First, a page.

Session Time: 6:00pm-7:00pm
Presentation Time: 6:00pm-7:00pm
Location: Hall C & D
*Purpose: The opioid epidemic has been largely responsible for the 3-fold increase in deaths due to drug overdose over the last 15 years. Whether this epidemic has led to increased utilization in pediatric liver transplantation (LT) has not been studied. Aims: 1) To determine the rate of pediatric liver transplantation (LT) from deceased donor organs from drug intoxication during the opioid epidemic. 2) To analyze outcomes of LT in children receiving grafts from deceased donor organs from drug intoxication compared to more common mechanisms of death.
*Methods: Donor and recipient characteristics were analyzed from the Organ Procurement and Transplantation Network (OPTN) of children (0-18y) that received isolated LT from deceased donor between 1/1/02- 12/31/14.
*Results: The frequency of deceased donor grafts from drug intoxication remained low (N = 101 of 5394 or 1.9% of total LTs) and showed no significant increase in pediatric LT recipients. The grafts from drug intoxication donors were more frequently classified as “high risk for blood-borne disease transmission” as compared to other donor causes of death (N = 26/89 or 29.2% vs N = 218/4328 or 5%, p<0.001). The percent of drug intoxication grafts used for Status 1 patients was greater than that of other causes of death (N=44/101 or 43.6% vs N=1818/5293 or 34.3%, p=0.057). In Status 1 recipients, LT using grafts from drug intoxication showed no significant differences in graft survival, early graft loss, or 1-year patient survival when compared to grafts from more common causes of death. In fact, 5-year patient survival in Status 1 recipients of drug intoxication grafts was superior to LTs from common causes of death (95.5% vs 84.2%, p<0.04).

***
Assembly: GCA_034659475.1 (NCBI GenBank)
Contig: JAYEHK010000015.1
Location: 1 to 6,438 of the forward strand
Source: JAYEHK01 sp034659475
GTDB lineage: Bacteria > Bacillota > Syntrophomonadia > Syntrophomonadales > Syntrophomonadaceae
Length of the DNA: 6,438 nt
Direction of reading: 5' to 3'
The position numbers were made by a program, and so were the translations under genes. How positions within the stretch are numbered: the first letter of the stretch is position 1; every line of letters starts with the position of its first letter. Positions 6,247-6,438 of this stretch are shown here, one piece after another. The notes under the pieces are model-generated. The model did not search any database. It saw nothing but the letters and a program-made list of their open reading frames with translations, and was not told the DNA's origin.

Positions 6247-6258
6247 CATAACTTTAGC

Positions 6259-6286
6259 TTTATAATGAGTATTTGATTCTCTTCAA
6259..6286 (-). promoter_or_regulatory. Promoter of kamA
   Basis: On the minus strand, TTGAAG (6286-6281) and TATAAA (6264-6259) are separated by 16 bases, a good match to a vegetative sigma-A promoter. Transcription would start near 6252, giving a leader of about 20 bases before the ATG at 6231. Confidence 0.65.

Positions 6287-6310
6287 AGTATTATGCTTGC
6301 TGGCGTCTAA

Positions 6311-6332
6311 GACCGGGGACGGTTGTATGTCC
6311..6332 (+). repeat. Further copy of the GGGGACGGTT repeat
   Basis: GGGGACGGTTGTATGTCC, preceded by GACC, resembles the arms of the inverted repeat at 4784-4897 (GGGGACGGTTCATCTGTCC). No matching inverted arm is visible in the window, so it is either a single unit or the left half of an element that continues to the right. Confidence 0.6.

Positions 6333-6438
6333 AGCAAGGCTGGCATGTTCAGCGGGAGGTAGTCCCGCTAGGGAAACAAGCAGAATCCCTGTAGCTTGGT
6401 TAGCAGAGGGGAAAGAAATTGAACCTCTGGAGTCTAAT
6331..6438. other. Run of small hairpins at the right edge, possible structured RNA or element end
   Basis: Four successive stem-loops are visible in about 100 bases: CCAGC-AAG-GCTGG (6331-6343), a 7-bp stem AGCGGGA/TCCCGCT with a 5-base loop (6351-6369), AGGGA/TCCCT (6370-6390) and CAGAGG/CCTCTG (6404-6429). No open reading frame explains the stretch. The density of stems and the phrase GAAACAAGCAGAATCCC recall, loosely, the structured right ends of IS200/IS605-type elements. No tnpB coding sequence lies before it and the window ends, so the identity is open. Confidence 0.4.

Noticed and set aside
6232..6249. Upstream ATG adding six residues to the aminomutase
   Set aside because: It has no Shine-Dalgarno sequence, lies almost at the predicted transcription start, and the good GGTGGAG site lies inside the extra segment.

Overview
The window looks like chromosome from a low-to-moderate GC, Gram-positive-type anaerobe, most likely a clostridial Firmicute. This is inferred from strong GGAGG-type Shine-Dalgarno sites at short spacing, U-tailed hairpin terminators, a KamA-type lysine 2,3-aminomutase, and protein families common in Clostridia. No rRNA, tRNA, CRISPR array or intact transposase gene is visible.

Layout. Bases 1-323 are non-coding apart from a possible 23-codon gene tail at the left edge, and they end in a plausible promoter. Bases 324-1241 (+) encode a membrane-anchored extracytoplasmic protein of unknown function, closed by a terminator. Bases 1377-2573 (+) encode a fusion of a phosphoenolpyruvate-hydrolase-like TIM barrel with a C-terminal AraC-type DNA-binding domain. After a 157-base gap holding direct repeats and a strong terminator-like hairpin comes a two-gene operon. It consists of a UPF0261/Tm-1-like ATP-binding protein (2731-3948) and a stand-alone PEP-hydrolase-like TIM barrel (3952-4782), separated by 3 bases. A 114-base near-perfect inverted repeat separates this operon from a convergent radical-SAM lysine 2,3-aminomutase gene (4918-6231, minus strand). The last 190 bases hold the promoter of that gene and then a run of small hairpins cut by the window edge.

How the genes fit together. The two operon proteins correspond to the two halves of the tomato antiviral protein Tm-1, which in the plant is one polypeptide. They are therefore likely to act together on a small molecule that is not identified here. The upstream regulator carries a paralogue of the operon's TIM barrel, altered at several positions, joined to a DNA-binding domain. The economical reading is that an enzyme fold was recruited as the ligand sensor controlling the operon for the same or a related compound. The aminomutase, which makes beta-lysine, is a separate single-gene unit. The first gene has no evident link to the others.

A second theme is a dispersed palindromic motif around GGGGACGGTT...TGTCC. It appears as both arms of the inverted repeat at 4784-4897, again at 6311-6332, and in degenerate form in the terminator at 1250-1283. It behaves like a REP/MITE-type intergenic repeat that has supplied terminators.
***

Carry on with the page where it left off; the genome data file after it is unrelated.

*Conclusions: Although the number of drug intoxication deaths have increased with the opioid epidemic, the number of deceased donor grafts from drug intoxication remained stable in pediatric LT, similarly observed in adult LT. While these grafts were categorized as “high risk,” there was a tendency towards greater usage in Status I recipients, when an urgent transplant was needed, and showed no difference in graft and patient outcomes when compared to grafts from more common causes of death. As the opioid epidemic continues, a better understanding of the barriers that prevent increased usage of these organs is essential and may lead to much-needed improvements in donor organ availability for pediatric LT.
To cite this abstract in AMA style:Chu J, Franke J, Almy C, Annunziato R, Arnon R. Pediatric Liver Transplantation during the Opioid Epidemic: UNOS Analysis of Organ Availability and Outcomes [abstract]. Am J Transplant. 2019; 19 (suppl 3). https://atcmeetingabstracts.com/abstract/pediatric-liver-transplantation-during-the-opioid-epidemic-unos-analysis-of-organ-availability-and-outcomes/. Accessed February 27, 2021.
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